Skip to comments.New Section of HR 25
Posted on 01/16/2009 6:29:10 PM PST by phil_will1
SEC. 401. ELIMINATION OF SALES TAX IF SIXTEENTH AMENDMENT NOT REPEALED.
If the Sixteenth Amendment to the Constitution of the United States is not repealed before the end of the 7-year period beginning on the date of the enactment of this Act, then all provisions of, and amendments made by, this Act shall not apply to any use or consumption in any year beginning after December 31 of the calendar year in which or with which such period ends, except that the Sales Tax Bureau of the Department of the Treasury shall not be terminated until 6 months after such December 31.
(Excerpt) Read more at thomas.loc.gov ...
I would love to see a national sales tax rather than payroll tax. That way all the under the table money will eventually get taxed as it is spent.
Is that Georgia’s Congressman John Linder? Good for him. He’s a nice person, I met him once in my past life (when I was employed).
If your labor is a service, it gets taxed. A hair cut or cutting the lawn is a taxable service. All the consumer perceives is how much money must be forked out to acquire item X. If labor+"fair tax" is too much, the price will have to be reduced until it becomes "affordable". If the labor compensation is too low, nobody will bother. The tax rate will make the availability of labor and the cost of doing business a fairly volatile issue. When the tax is applied to labor (service), it is a flat income tax. I predict that every kind of labor will end up categorized as a "service". At that point, it would have been easier to simply go with a flat, non-progressive income tax. Further, things that weren't previously taxed (rental of a house or apartment) will add to the tax burden.
I would much rather see HR 25 state that NO sales tax can be collected until repeal of the 16h amendment is ratified. The government should not expend any money until the repeal process gets to 95%. My guess is that the repeal will never happen. The socialists feeding at the trough can't allow it.
Please remove me from the FairTax list. Thanks.
I thought one of the provisions of H.R. 25 is that if it passes, it nullifies the 16th Amendment, and abolishes the IRS.
It seems to me that by amending the bill, if the Fair Tax passes then we’ll effectively have two tax systems in place.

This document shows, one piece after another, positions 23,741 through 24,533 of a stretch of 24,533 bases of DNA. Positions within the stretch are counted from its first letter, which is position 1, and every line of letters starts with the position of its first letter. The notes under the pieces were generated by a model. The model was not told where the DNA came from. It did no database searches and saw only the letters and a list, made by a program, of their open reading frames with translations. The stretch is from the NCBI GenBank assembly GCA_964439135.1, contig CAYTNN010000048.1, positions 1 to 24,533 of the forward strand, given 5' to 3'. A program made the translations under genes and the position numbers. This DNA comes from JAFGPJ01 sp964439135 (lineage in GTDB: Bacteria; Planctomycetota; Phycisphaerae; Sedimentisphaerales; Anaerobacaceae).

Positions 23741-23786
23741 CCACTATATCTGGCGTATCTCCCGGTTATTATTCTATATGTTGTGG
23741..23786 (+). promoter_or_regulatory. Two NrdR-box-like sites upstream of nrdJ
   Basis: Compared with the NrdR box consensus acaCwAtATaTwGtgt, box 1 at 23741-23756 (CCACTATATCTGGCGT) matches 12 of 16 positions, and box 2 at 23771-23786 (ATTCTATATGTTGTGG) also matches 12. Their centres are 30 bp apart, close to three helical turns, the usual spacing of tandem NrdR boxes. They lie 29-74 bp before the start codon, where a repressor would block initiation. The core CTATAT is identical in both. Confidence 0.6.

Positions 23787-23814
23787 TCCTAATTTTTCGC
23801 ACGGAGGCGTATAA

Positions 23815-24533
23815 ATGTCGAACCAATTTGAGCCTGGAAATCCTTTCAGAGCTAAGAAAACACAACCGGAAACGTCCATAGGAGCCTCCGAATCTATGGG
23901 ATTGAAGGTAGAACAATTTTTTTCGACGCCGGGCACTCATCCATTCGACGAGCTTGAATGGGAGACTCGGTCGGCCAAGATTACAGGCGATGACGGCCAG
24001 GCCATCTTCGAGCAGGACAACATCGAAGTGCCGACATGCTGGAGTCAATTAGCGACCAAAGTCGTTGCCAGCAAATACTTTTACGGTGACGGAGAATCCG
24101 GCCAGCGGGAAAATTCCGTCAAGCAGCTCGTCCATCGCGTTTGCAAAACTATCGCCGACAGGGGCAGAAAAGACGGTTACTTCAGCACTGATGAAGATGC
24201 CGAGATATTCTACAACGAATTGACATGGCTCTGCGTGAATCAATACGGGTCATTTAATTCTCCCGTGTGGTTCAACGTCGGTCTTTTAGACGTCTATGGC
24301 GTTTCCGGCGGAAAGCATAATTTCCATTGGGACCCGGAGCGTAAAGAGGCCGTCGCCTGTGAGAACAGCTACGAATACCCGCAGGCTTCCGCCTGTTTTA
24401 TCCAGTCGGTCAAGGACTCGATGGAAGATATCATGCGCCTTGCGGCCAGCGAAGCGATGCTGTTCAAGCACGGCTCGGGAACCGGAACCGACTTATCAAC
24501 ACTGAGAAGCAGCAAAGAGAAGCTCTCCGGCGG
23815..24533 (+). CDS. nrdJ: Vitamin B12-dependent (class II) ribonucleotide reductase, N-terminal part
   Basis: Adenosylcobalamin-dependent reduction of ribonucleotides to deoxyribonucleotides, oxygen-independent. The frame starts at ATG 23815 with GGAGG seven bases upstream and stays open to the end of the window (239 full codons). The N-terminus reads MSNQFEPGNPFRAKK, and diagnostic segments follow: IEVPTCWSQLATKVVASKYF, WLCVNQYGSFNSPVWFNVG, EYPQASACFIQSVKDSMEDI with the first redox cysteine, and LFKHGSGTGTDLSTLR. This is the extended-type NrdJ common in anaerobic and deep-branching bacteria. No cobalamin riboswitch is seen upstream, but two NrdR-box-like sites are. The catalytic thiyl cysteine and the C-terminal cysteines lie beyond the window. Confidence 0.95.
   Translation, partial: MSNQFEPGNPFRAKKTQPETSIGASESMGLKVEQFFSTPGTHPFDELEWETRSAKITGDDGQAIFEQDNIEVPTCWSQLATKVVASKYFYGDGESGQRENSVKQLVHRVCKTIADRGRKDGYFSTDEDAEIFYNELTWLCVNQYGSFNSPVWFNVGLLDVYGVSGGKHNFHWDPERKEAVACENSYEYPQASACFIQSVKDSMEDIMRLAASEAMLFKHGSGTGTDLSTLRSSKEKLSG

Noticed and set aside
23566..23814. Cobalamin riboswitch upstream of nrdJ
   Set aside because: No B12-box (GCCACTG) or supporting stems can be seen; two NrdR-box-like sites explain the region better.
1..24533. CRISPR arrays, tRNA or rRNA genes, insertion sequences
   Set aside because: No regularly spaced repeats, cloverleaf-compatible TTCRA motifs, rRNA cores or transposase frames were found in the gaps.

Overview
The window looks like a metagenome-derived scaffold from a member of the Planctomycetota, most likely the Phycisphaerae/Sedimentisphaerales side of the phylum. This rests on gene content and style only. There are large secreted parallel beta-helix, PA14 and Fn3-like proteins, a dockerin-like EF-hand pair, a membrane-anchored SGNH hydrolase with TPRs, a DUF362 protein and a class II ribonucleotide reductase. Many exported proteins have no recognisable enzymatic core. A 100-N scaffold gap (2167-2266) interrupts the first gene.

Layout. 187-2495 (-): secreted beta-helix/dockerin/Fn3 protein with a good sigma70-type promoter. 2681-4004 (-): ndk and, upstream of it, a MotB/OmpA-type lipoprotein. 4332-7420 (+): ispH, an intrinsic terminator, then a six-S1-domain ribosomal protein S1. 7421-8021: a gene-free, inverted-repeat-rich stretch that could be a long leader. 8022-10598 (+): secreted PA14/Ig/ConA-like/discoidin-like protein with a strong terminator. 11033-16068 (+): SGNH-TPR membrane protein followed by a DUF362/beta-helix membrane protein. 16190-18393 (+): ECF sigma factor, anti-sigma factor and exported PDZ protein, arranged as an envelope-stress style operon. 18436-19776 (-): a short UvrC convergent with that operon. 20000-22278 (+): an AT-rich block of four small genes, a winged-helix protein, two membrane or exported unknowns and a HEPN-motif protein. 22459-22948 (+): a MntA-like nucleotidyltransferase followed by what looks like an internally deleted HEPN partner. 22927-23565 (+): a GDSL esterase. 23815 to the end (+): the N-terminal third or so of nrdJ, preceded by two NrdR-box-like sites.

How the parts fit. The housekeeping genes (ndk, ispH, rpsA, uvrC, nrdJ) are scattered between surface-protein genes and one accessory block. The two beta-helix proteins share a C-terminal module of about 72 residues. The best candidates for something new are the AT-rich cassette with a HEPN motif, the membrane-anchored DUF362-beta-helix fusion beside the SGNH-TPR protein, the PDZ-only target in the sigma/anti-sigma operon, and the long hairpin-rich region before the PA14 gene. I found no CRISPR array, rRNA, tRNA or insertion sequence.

Please correct me if I’m wrong, and clear this up for me.
So I would imagine that the 16th should be taken care of before the Fair Tax would be enacted.
The idea is to abolish the IRS and scrap the present income tax code when enacting the HR 25 FairTax.
Leaving the 16th Amendment in place is dangerous as the income tax can be resuscitated at a later date.
What this modification of the bill HR 25 does is to say you can’t have both, you get one or the other but not both. If the nation does not repeal the 16th then this modification provides a ‘sunset’ provision to the HR 25 FairTax Act.
What the good Congressman is banking on is that people and business will be so satisfied with the simplicity and transparency of the FairTax code, that they will never allow it to ‘sunset’ and will therefore pressure Congress and the States to get rid of the 16th.
That’s the idea.
There are problems with this tactic though. I will point those out in the next post.
First I have read through HR 25 and have had several discussions with the behind-the-scenes architects of the legislation.
It is truly an inspired piece of legislation and has brilliant provisions that correct deep historical flaws in the evolution of American taxation, both pre- and post- Income tax or 1913.
And I sympathize with Congressman Linder in how difficult it is to cut the Gordian knot that the 16th Amendment uses to restrain the spirit of American entreprise.
The problem I see with this modification is that it is part of a piece of legislation that can be passed with a simple majority of Congress, and therefore any of its provisions can be amended with a simple majority of Congress. For example, this ‘sunset’ provision triggered by a failure to repeal the 16th can itself be amended out of existence by a simple majority in Congress (the provisions of HR 25 should be amendable only with a supermajority of Congress as a minimum). Another example is that the provision calling for abolition of the IRS and the present monstrosity of a tax code can likewise be amended to allow the income tax to creep back in to the code. For example, if society at some later date decides that the upper 2% of the wealthy in this country should be taxed on their income and dividends, then we will see a repeat of the events of 1913 unfolding to the present. Because in 1913 that is exactly what happened, the upper 2% of Americans were subject to the 14 page tax code of 1913 and before long the 16th Amendment gave a business license to Congress to tax and exclude whatever and whoever they fancied until the bulk of income taxes were thrust upon the middle and upper middle classes.